My Piece of Dirt

Zone 8 Gardening

Tomcat and the Voles

on August 8, 2014

catTomcat was no sissy house cat.  He was a cat of the variety that used to hang around my grandfather’s barn.  As children we knew that some of these cats could be played with and some could not.  Tomcat was one of the latter.

He showed up on my doorstep, skinny and wounded, about three years ago.  I managed to peroxide his wounds whilst he munched on kibbles and bits, and I was ready to jump in any direction.  He recovered.  After a few months of pow-wowing, I said:  If you’re going to hang around here, then you’re going to have to have rabies shots and some de-worming...and ear mite meds too.  And, completely covered in protective gear, I managed to ease/slam him in a cage.  I have never heard such hissing as I did while we motored down to the vet’s.  I don’t think he ever forgave me for that.

Despite the fact that Tomcat was well-fed, he was still a ferocious hunter.  Many a day, I had to bury multiple chipmunks and a few molesEeeU.

Tomcat was not afraid of throwing-down with things bigger than him either.  After several battles–which I doctored him through–Tomcat died a few months ago.  It is sad, but a mean-as-a-snake cat like that usually has a short lifespan.  It is even possible that a neighbor killed him, for he did terrorize the neighborhood and other pet about the area.  But they just did not understand a cat like Tomcat.  I don’t think anybody who did not grow up on a farm can related to animals that are not the typical pet and yet serve a purpose–a wild creature that one has a loose agreement with.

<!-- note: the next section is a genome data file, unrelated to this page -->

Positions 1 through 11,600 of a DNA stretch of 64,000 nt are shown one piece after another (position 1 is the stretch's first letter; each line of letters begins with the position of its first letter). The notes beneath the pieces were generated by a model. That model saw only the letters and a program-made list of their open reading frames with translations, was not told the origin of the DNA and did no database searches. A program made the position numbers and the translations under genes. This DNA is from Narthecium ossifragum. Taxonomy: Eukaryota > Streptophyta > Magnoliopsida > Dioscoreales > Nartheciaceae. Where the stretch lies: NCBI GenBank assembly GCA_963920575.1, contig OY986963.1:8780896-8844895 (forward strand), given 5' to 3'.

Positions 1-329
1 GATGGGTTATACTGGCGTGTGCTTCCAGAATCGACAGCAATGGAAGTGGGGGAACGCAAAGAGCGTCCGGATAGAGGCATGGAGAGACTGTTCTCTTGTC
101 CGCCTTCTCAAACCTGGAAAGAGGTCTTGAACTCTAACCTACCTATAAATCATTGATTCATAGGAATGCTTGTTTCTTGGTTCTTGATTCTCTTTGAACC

Since he died I have lost 9 plants to voles in the B40.  I was not aware that Tomcat was keeping voles in check, but it seems obvious to me that he was.  Looking back, I remember him standing very still and looking down at apparently nothing in the ground in the B40.  Was he scoping for voles?

And now that he is gone, I have, yet again, another reason that I have decided to abandon the B40 in favor of the south side yard. Yet, I can not let the voles go unchecked.  And now that he is gone, I have started using….other methods of killing voles…methods that do not meld so poetically with the natural process.

I have 2 regrets in my part of this story.  I did not get Tomcat fixed.  I suppose I thought that that would take away from his ferociousness.  That’s stupid. And I thought: If I spend the money to fix him, him and money will vanish.

And I never took a picture.  I miss him more than I thought I would…and not just because of the garden.

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